Charity leaders' confidence reaches a new low, NCVO survey finds

Nearly all respondents to the quarterly Charity Forecast think economic conditions will be 'negative' over the next 12 months

NCVO
NCVO

Ninety-eight per cent of charity leaders think economic conditions in the voluntary sector will be "negative" in the next 12 months, according to new research from the National Council for Voluntary Organisations.

The most recent edition of the NCVO’s quarterly Charity Forecast survey, published today, shows confidence in the sector’s economic conditions has fallen to its lowest level since the survey began in 2008.

To the question "do you think the economic conditions within the voluntary sector will be negative, neutral or positive over the next 12 months?", 98 per cent say conditions will be negative, a rise from 90 per cent in the previous edition of the survey, published in June.

The report, based on a survey of 80 chief executives, directors, trustees and senior managers in August and September, says that 60 per cent of respondents believe the financial situation of their charity will worsen in the next 12 months, an increase from 53 per cent in the previous survey. Twenty-five per cent believe there will be no change and 15 per cent say they expect conditions to improve.

Thirty per cent of those polled plan to reduce staff numbers in the next three months. Thirty-five per cent say there will be no change in staff numbers and 22 per cent that numbers will increase.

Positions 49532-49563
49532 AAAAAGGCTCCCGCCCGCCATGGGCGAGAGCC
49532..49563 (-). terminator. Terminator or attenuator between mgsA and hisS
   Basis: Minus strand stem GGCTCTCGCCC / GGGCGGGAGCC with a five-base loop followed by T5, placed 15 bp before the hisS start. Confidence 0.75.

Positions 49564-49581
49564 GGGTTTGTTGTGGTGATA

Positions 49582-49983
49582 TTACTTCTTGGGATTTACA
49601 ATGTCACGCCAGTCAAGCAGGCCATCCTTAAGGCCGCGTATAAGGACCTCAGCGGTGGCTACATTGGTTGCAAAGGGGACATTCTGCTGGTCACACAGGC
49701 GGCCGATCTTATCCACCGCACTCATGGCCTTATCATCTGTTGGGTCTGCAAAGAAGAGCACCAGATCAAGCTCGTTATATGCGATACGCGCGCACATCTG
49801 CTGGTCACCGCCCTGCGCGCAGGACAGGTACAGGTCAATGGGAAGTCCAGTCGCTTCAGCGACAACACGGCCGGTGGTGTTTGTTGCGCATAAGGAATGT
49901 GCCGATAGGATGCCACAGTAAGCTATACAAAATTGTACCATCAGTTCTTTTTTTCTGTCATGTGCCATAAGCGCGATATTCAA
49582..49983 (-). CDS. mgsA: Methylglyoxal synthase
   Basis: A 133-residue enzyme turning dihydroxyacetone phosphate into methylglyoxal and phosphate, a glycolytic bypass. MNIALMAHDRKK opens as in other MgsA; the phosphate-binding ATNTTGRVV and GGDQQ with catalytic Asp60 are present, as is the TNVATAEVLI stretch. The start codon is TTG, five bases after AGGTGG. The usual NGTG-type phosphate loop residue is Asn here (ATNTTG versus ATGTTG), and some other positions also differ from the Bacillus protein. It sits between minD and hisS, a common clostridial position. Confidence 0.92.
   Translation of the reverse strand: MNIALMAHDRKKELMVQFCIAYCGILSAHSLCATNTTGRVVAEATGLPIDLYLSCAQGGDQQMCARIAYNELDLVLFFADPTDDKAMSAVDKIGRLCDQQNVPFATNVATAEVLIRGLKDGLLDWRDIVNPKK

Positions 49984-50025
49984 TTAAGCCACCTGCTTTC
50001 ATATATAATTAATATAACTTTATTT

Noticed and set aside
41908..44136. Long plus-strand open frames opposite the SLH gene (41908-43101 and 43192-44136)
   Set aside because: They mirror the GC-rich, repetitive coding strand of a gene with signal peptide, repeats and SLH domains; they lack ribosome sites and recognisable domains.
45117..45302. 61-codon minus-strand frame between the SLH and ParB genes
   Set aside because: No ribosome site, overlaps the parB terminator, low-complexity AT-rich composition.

Forty-six per cent believe their charity will cut its spending in the next 12 months, but 36 per cent say they will increase spending, a rise from 33 per cent.

Asked if their charity has plans to increase or reduce the services it offered, 38 per cent say the former and only 17 per cent the latter.

Seventy-two per cent of respondents expect to collaborate more with other organisations in the next 12 months. Seventy per cent say they expect to compete more with other organisations in that time.

Fifty-eight per cent of the sample believe the financial situation of their charity has worsened in the past 12 months. Twenty per cent say there has been no change and 22 per cent that it has improved.

Sir Stuart Etherington, chief executive of the NCVO, said: "These figures really bring home the widespread trepidation shared by many voluntary organisations.  Many have serious concerns about their future resilience and ability to provide vital services. 

"While the government has outlined some encouraging aspirations in relation to charitable giving and public services, it needs to work with us to translate these into concrete and accessible opportunities."

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